and we should note that diane sawyer has a one-hour special on isis in america, what are authorities following in this country, and how does isis recruit? that is tomorrow at 10:00 p.m. eastern, right here on abc. meantime, our team overseas tonight in niger uncovering new details about the deadly attack on those four american special ops soldiers ambushed and killed. what was their original mission? abc's senior foreign correspondent ian pannell tonight. >> reporter: tonight, abc news has learned the target of that deadly mission that killed four u.s. soldiers. sources tell us, his name is doundou cheffou, a key isis operative, one of the most dangerous terrorists here in niger. this picture obtained by abc news is the only known image of the man code-named naylor road. local officials are now convinced he was one of the ringleaders of the ambush. and now a major revelation. sources telling abc news it wasn't a reconnaissance mission, as the pentagon still insists. here in niger, we met a senior officer who was on that raid who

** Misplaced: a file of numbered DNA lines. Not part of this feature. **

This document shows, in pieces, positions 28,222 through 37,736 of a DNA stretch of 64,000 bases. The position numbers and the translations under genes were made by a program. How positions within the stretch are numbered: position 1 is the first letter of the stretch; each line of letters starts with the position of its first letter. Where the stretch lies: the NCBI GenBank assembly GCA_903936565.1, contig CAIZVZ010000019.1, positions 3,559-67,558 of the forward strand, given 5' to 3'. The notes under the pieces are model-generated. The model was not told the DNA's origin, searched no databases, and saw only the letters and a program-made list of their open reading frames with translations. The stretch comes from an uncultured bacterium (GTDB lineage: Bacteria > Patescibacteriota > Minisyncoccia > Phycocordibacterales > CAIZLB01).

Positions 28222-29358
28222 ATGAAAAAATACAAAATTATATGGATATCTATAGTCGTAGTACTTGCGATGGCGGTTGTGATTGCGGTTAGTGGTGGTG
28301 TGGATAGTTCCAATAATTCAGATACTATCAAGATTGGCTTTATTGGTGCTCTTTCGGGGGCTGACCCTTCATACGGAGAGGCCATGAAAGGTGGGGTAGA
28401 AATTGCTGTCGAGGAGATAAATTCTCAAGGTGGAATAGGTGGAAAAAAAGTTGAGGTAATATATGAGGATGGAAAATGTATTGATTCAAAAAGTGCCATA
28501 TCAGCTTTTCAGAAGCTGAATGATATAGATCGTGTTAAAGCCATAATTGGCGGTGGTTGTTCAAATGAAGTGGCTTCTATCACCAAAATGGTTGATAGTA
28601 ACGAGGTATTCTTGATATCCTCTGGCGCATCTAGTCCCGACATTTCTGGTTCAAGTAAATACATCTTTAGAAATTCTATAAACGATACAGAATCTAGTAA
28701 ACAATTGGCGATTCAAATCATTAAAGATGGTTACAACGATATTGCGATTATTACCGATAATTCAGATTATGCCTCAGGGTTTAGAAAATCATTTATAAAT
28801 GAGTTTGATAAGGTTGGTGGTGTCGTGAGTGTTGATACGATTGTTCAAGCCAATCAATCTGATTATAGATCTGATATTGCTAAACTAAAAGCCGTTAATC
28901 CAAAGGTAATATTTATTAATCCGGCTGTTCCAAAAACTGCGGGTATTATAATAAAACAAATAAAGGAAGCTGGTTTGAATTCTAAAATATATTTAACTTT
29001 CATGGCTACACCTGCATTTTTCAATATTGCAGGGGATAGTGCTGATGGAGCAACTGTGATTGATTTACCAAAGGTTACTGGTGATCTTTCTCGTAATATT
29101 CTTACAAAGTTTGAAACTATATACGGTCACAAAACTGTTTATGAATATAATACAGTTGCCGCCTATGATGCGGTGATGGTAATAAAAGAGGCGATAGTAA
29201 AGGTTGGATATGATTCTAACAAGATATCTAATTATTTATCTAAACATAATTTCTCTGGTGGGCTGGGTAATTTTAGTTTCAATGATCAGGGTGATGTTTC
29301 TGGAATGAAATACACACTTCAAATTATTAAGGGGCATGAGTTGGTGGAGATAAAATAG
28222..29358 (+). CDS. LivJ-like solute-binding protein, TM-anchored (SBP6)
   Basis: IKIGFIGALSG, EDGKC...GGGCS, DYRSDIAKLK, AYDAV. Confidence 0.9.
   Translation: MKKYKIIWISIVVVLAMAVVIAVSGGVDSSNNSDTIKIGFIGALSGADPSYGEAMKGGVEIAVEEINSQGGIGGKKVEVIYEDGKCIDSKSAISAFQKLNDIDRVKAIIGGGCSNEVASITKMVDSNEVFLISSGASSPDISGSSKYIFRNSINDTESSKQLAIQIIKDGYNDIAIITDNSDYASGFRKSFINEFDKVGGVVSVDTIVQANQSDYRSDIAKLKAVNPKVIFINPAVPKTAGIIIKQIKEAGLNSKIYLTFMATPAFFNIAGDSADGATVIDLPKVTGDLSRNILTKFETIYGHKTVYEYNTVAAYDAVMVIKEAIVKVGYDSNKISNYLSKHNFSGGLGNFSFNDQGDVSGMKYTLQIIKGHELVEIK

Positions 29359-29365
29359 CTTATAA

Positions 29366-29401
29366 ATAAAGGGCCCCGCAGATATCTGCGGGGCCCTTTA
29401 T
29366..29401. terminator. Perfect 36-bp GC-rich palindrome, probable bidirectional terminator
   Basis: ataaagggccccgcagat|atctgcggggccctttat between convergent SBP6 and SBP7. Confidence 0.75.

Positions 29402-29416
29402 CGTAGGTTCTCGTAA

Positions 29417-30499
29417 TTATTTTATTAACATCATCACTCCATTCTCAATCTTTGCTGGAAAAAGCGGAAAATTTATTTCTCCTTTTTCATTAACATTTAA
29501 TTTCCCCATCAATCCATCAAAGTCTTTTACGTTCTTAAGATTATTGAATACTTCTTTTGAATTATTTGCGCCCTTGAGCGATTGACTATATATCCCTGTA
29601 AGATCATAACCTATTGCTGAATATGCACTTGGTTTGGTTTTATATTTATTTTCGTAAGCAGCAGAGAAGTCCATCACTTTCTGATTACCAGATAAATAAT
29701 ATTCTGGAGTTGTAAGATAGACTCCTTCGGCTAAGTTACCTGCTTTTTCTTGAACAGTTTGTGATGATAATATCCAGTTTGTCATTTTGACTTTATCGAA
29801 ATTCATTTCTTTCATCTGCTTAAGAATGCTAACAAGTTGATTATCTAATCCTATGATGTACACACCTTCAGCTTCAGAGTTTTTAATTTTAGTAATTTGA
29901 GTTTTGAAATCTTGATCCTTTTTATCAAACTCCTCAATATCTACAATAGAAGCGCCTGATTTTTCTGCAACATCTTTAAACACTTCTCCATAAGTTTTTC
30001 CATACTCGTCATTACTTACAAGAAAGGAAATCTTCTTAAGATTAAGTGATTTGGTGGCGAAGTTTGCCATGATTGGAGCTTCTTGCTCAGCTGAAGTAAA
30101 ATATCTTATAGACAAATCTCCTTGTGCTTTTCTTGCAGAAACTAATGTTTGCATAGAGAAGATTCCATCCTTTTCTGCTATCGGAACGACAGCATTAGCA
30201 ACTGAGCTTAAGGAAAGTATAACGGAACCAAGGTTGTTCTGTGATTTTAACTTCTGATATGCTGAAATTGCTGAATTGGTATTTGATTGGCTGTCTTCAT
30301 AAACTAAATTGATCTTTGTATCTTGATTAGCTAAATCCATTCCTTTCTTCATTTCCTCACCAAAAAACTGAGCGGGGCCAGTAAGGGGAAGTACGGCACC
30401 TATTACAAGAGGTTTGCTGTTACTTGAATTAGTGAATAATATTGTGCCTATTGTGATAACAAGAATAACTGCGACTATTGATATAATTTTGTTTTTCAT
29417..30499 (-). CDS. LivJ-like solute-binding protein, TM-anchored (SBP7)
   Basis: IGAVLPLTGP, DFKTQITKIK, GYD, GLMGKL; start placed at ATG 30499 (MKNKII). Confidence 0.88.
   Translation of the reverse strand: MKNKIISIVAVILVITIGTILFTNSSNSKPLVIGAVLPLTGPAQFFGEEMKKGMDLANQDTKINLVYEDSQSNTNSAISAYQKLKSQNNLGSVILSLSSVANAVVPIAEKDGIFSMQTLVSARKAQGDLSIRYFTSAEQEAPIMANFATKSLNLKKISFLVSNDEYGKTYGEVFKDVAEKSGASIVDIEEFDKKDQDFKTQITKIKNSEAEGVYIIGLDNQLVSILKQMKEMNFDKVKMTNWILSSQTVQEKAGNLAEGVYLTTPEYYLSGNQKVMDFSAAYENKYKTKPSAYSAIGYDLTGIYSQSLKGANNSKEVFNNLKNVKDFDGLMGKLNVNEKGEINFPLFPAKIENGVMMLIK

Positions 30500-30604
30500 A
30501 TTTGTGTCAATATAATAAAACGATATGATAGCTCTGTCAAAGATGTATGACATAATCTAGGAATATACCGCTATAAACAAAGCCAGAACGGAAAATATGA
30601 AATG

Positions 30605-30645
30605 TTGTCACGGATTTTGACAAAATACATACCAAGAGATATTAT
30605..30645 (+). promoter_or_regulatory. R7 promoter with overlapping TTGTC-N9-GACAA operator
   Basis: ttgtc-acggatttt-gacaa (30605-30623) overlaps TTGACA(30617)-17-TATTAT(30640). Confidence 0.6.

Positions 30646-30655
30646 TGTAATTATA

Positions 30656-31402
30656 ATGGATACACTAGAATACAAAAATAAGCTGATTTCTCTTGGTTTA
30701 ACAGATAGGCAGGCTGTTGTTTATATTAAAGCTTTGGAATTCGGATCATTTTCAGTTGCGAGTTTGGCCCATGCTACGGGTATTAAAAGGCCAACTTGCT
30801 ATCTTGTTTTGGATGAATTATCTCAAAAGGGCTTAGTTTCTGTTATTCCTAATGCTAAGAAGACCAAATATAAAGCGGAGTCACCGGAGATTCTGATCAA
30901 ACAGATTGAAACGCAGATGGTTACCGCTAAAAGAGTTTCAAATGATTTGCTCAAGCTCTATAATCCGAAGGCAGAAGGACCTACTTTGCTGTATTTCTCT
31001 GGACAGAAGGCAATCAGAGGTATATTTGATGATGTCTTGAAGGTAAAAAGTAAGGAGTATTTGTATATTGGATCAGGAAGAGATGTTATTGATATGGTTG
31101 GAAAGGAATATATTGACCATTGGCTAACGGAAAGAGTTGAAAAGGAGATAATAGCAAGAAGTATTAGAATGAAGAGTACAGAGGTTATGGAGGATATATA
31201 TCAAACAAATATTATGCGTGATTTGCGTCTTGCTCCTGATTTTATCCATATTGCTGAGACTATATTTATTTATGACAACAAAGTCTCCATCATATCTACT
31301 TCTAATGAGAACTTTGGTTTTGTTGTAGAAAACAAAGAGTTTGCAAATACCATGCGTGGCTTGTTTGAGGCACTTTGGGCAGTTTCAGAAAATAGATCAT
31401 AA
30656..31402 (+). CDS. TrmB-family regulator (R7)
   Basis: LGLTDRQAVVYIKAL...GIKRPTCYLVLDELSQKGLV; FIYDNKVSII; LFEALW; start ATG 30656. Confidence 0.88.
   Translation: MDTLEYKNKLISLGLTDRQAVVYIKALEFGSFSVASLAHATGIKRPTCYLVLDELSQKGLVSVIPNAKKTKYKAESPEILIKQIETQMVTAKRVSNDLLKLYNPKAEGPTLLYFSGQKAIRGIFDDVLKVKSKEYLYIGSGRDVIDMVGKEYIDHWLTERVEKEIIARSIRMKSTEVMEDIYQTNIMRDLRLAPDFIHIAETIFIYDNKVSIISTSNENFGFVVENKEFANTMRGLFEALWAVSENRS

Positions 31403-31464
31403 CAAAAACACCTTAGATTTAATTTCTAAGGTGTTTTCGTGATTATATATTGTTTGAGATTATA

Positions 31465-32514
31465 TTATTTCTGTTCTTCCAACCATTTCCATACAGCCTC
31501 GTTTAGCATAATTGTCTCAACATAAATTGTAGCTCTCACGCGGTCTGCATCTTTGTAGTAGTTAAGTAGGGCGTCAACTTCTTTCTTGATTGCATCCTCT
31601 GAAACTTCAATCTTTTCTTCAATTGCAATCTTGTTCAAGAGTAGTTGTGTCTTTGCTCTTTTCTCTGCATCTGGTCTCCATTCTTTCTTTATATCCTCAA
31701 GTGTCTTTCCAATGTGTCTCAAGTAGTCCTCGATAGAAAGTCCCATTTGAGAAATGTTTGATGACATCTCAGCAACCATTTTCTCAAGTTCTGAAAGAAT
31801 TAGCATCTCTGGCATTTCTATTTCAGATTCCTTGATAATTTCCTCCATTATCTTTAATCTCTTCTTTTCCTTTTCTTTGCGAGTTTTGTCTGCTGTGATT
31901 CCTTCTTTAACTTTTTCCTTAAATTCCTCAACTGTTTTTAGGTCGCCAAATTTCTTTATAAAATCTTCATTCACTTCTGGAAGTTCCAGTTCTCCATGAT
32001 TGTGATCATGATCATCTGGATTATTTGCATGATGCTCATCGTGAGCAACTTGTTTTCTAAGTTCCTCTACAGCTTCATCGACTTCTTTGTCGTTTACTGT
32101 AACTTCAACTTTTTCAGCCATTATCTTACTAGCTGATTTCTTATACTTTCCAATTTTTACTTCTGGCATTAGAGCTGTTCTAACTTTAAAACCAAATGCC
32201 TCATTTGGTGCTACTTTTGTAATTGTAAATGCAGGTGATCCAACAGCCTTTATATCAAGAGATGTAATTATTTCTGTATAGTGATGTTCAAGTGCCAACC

asked we don't use his name. he says, "it wasn't an intelligence mission, we were sent there to get doundou." during the operation, sourcing tell us anxious nigerian officers asked for reinforcements and more weapons, but they say american officers turned them down. so, they didn't want to get reinforcements? he says he offered to get help, but was told it would be a waste of time, because they'd lose their target. u.s. intelligence sources tell abc news the american soldiers also voiced the same concerns when they were told support troops were no longer coming. hours later, the mission going tragically wrong. >> and ian pannell on the ground in niger. and ian, two questions for you tonight. you're now reporting that sources are telling you that this was never a reconnaissance mission, that they were targeting that key isis operative all along. what's the pentagon saying about that? >> reporter: yeah, that's right, david. tonight, the pentagon still sticking to its guns, insisting that this was only a reconnaissance mission. >> and ian, you've also learned tonight from some of your sources that several vehicles